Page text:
Human error cause of crash of Cyprus military aircraft

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The crash of a National Guard PC-9 single-prop aircraft on September 10 was primarily due to human error, an investigative committee into the cause of the crash has concluded.

Defence Minister Kyriakos Mavronikolas has described the report as “a tragic end to an accident which has affected the National Guard and others.”

“What we are seeking to do in the future is not to have a repetition of such accidents,” he said, but refrained from further comment on the conclusions of the committee.

He noted however that the Air Force will look into the matter and decide accordingly.

The report excluded the possibility of “mechanical failure and concluded that human factor contributed decisively to the cause of the accident.”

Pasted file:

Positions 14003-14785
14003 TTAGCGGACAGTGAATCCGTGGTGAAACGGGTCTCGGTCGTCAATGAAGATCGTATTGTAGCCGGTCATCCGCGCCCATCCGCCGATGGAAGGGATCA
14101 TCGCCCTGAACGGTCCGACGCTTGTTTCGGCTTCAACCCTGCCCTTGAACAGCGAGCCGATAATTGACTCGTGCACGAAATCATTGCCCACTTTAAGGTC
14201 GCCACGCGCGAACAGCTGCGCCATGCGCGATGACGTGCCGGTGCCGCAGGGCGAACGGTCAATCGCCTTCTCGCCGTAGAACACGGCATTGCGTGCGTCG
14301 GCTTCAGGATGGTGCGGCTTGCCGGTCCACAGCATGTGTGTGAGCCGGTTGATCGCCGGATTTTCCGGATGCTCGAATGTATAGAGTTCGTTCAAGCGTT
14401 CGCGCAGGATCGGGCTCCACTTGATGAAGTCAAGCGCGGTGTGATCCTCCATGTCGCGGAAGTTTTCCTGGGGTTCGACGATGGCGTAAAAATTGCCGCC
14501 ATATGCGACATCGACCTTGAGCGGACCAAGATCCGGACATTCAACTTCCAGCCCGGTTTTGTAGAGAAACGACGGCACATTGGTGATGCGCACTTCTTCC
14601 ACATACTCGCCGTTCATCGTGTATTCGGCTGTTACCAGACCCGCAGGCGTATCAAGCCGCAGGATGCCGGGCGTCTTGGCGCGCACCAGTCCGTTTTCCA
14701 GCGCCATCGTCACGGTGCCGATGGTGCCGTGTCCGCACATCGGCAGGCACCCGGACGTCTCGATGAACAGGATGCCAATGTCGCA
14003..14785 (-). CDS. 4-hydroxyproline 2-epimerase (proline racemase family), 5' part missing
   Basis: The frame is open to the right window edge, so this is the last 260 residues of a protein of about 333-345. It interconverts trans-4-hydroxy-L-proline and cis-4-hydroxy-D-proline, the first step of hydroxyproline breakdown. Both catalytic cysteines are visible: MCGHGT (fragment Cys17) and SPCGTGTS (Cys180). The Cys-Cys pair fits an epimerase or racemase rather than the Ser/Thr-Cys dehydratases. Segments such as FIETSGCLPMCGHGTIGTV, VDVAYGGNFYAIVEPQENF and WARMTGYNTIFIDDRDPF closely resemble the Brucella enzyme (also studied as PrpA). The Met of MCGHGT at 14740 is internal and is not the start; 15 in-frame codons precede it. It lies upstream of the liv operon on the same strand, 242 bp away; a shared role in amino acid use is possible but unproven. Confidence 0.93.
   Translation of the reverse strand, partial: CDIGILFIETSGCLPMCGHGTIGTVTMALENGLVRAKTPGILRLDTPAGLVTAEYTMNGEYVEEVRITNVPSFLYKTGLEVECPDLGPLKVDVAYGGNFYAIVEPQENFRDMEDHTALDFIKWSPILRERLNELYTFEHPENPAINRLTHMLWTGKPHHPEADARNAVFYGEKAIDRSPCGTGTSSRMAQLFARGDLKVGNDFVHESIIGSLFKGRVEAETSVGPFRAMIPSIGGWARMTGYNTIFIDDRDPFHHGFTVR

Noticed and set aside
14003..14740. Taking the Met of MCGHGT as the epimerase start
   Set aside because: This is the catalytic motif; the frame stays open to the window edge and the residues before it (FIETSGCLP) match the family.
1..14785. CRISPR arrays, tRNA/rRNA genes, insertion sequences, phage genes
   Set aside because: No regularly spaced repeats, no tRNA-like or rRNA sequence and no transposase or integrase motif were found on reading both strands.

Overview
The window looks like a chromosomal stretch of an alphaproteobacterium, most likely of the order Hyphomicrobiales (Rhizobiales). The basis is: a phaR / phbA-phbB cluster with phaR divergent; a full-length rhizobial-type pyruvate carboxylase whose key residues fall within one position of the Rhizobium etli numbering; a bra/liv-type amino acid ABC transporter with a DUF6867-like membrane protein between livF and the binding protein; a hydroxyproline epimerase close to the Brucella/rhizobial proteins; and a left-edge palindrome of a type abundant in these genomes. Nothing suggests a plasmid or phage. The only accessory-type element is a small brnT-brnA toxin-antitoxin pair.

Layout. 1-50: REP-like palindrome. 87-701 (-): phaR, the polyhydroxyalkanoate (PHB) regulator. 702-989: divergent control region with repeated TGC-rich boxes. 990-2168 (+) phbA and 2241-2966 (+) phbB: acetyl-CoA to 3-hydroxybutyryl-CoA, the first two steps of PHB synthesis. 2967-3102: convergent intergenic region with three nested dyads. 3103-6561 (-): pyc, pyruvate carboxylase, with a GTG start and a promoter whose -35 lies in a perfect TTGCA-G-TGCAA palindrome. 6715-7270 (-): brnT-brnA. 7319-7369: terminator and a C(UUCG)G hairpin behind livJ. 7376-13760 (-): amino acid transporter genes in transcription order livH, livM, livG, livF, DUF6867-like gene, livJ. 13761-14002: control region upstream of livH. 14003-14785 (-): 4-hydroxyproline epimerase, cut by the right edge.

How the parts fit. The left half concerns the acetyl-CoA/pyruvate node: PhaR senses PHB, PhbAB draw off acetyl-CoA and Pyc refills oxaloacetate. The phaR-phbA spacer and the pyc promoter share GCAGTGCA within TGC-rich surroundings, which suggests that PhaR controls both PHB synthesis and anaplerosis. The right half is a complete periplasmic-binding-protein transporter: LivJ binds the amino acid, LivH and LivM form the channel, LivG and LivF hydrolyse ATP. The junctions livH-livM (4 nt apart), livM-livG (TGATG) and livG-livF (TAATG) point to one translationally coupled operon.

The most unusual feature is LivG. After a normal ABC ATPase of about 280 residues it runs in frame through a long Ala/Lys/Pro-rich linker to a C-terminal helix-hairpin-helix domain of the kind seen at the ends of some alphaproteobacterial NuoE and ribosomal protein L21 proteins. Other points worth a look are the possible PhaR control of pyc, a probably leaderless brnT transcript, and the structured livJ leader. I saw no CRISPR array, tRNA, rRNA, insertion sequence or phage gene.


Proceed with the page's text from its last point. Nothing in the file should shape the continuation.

“The decision of the crew, at their own initiative, to divert from the planned flight path, to pass by Kolossi village at a low height to mark their presence” is a cause of the crash, in addition to the “delayed reaction of the crew to the sudden loss of height.”

Two airmen were killed when their trainer patrol aircraft crashed in Kolossi village, near the southern coastal town of Limassol, hitting a church bell tower and landing into an empty house. No other casualties were reported.

The accident came barely a month after the August 14 disaster near Athens, when a Helios Airlines Boeing 737 crashed killing all 121 persons, mostly Cypriots, on board. An investigation into the crash is still underway, headed by Greece’s aviation expert Akrivos Tsolakis.